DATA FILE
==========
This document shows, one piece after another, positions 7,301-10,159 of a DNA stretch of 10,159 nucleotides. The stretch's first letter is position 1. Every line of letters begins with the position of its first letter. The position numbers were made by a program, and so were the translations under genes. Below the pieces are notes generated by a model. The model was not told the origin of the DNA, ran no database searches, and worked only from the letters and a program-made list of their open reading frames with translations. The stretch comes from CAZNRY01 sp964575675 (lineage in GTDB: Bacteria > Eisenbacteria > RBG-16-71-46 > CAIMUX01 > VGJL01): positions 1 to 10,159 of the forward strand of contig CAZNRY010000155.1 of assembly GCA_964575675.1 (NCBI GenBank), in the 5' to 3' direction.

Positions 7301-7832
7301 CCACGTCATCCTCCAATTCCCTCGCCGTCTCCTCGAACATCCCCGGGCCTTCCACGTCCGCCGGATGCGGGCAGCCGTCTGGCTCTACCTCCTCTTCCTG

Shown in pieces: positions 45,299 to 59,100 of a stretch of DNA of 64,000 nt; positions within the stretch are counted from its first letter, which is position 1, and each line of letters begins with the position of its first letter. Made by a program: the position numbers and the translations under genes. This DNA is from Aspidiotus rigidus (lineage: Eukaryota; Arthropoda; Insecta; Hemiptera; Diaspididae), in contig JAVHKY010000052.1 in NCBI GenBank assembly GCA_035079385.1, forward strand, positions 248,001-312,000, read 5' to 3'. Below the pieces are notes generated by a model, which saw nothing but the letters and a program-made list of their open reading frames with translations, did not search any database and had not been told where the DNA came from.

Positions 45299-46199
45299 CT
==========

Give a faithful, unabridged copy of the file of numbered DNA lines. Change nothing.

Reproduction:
This document shows, one piece after another, positions 7,301-10,159 of a DNA stretch of 10,159 nucleotides. The stretch's first letter is position 1. Every line of letters begins with the position of its first letter. The position numbers were made by a program, and so were the translations under genes. Below the pieces are notes generated by a model. The model was not told the origin of the DNA, ran no database searches, and worked only from the letters and a program-made list of their open reading frames with translations. The stretch comes from CAZNRY01 sp964575675 (lineage in GTDB: Bacteria > Eisenbacteria > RBG-16-71-46 > CAIMUX01 > VGJL01): positions 1 to 10,159 of the forward strand of contig CAZNRY010000155.1 of assembly GCA_964575675.1 (NCBI GenBank), in the 5' to 3' direction.

Positions 7301-7832
7301 CCACGTCATCCTCCAATTCCCTCGCCGTCTCCTCGAACATCCCCGGGCCTTCCACGTCCGCCGGATGCGGGCAGCCGTCTGGCTCTACCTCCTCTTCCTG

Shown in pieces: positions 45,299 to 59,100 of a stretch of DNA of 64,000 nt; positions within the stretch are counted from its first letter, which is position 1, and each line of letters begins with the position of its first letter. Made by a program: the position numbers and the translations under genes. This DNA is from Aspidiotus rigidus (lineage: Eukaryota; Arthropoda; Insecta; Hemiptera; Diaspididae), in contig JAVHKY010000052.1 in NCBI GenBank assembly GCA_035079385.1, forward strand, positions 248,001-312,000, read 5' to 3'. Below the pieces are notes generated by a model, which saw nothing but the letters and a program-made list of their open reading frames with translations, did not search any database and had not been told where the DNA came from.

Positions 45299-46199
45299 CT